We've spent a lot of time talking about the history of Metal Gear in the lead-up to last week's blockbuster-sized finale for the series. What we haven't talked much about, however, is the series' pre-history.
1987's Metal Gear revolutioned the concept of espionage action, emphasizing stealth and evasion over pure action. While it wasn't the first game to try its hand at stealth mechanics, it was certainly the first to do it so well and with such extensive depth.
It was also, arguably, the first to combine the seemingly obvious pairing of spies and sneaking, which perhaps had the most to do with its impact. Up until Metal Gear arrived, spy-themed games tended to be standard action games at a slightly slower, more intense pace — as in Namco's Rolling Thunder, which arrived in arcades in 1985 and felt like a slower-paced counterpart to contemporaneous games like Ghosts 'N Goblins and Super Mario Bros.
Rolling Thunder may not have played much like we expect from stealth games these days, but it sure looked the part. In an era where games were all about facing into the future with sci-fi themes or taking a more fanciful approach with fantasy, Rolling Thunder looked back into the past to the secret agent themes of the 1960s.
Secret agent Albatross may as well have been a sprite rip of Steve McQueen from Bullitt. And his garishly garbed foes felt a little bit like a throwback to the set designs of '60s television as well, when the advent of color caused production artists to go crazy with hues — remember all the red or purple areas of the Enterprise on Star Trek? Rolling Thunder may not have proven to be as enduring as Metal Gear, but it was still pretty great, and this week's Retronauts Micro looks back at the formula behind its success. Certainly the game did well enought that we saw a number of remarkably similar works over the following decade, including Sega's Shinobi franchise and even the sequel to Elevator Action, whose original entry essentially did Rolling Thunder's spy action thing before Rolling Thunder did.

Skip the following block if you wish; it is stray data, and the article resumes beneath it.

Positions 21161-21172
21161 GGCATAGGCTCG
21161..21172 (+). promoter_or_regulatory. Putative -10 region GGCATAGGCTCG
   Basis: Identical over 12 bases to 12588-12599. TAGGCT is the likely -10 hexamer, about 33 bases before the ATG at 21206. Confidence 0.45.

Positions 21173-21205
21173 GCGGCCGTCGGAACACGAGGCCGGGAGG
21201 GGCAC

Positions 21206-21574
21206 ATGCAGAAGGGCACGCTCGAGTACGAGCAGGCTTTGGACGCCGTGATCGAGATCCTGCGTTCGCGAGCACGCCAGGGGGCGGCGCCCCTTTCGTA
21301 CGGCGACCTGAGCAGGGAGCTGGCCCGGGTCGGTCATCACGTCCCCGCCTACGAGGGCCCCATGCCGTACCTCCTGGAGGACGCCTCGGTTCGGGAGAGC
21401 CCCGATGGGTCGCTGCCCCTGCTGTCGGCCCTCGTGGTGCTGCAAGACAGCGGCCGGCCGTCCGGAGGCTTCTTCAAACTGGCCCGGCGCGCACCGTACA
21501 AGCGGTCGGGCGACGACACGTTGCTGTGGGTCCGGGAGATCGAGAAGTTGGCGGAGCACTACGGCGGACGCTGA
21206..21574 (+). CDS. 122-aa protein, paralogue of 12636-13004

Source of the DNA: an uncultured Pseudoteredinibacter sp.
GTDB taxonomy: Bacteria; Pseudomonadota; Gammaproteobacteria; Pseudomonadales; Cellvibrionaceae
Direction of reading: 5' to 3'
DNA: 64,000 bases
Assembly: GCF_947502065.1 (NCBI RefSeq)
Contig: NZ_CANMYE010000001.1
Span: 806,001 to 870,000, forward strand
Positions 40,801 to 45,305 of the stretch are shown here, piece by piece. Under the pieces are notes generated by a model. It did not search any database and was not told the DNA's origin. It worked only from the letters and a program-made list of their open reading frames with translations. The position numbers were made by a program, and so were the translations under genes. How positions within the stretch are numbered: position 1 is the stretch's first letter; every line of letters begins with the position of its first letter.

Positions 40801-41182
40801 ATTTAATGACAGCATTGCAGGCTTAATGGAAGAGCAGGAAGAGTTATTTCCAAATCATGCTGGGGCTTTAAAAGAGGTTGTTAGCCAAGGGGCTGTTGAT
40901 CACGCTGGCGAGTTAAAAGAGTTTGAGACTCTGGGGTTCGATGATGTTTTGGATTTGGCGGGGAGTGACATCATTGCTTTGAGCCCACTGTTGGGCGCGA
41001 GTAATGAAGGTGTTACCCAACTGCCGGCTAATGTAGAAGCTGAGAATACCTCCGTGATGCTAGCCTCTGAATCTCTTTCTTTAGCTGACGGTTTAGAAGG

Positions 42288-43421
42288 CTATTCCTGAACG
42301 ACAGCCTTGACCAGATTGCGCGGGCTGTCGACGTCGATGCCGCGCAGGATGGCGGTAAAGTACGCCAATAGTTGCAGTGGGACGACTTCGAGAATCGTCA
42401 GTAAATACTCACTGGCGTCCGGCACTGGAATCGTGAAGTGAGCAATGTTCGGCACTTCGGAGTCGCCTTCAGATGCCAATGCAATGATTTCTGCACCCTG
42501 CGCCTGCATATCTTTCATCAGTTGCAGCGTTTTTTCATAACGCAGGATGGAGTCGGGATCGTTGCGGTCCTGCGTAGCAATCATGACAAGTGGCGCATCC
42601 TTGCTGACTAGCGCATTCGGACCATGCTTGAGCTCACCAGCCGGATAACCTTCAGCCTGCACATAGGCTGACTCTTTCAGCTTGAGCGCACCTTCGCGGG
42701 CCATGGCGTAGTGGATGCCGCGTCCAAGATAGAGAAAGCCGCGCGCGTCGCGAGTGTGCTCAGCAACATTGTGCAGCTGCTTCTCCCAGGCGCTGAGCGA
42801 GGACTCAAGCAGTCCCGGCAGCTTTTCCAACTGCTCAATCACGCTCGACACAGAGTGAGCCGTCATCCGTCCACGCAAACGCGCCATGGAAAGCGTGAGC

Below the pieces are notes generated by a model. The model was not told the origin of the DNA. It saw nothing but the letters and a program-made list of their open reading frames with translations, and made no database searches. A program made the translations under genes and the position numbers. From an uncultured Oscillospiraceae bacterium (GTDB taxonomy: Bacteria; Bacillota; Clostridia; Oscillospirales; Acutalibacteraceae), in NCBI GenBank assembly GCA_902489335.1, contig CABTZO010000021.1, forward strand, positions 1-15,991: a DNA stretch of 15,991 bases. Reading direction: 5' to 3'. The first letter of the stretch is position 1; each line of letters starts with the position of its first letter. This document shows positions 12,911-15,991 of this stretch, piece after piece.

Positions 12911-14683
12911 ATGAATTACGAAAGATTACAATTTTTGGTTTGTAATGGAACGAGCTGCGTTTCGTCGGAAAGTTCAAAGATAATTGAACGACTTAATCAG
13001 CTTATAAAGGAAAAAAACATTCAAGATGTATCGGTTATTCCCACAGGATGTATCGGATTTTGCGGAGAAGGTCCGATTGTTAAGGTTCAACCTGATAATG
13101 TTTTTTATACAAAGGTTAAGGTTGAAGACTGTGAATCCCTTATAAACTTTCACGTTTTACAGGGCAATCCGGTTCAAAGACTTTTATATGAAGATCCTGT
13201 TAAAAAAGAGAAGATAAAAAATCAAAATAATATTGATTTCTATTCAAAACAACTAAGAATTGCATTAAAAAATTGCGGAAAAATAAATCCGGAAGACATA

Jeremy looks back on Namco's clasic arcade action game Rolling Thunder, the quintessential old-school take on "spy action" before Metal Gear redefined the genre to mean "stealth."
The music in this episode comes from the Rolling Thunder trilogy: Rolling Thunder and Rolling Thunder 2 in the arcade, and Rolling Thunder 3 for Sega Genesis. The middle enty of the three had the least inspired music of the series — the funky '60 beats come directly from the original game, and the chill electronic grooves in the middle of the episode from Rolling Thunder 3 — but even Rolling Thunder 2 had its moments. Rolling Thunder's tracks were crafted by Junko Ozawa (the only staff credit I've ever been able to find for the arcade original), while the sequel's compositions came to us courtesy of Ayako Saso... meaning, interestingly enough, that the entire series' beats were created by women, despite the fact that Rolling Thunder is a game so manly they sent it a razor on its 18th birthday.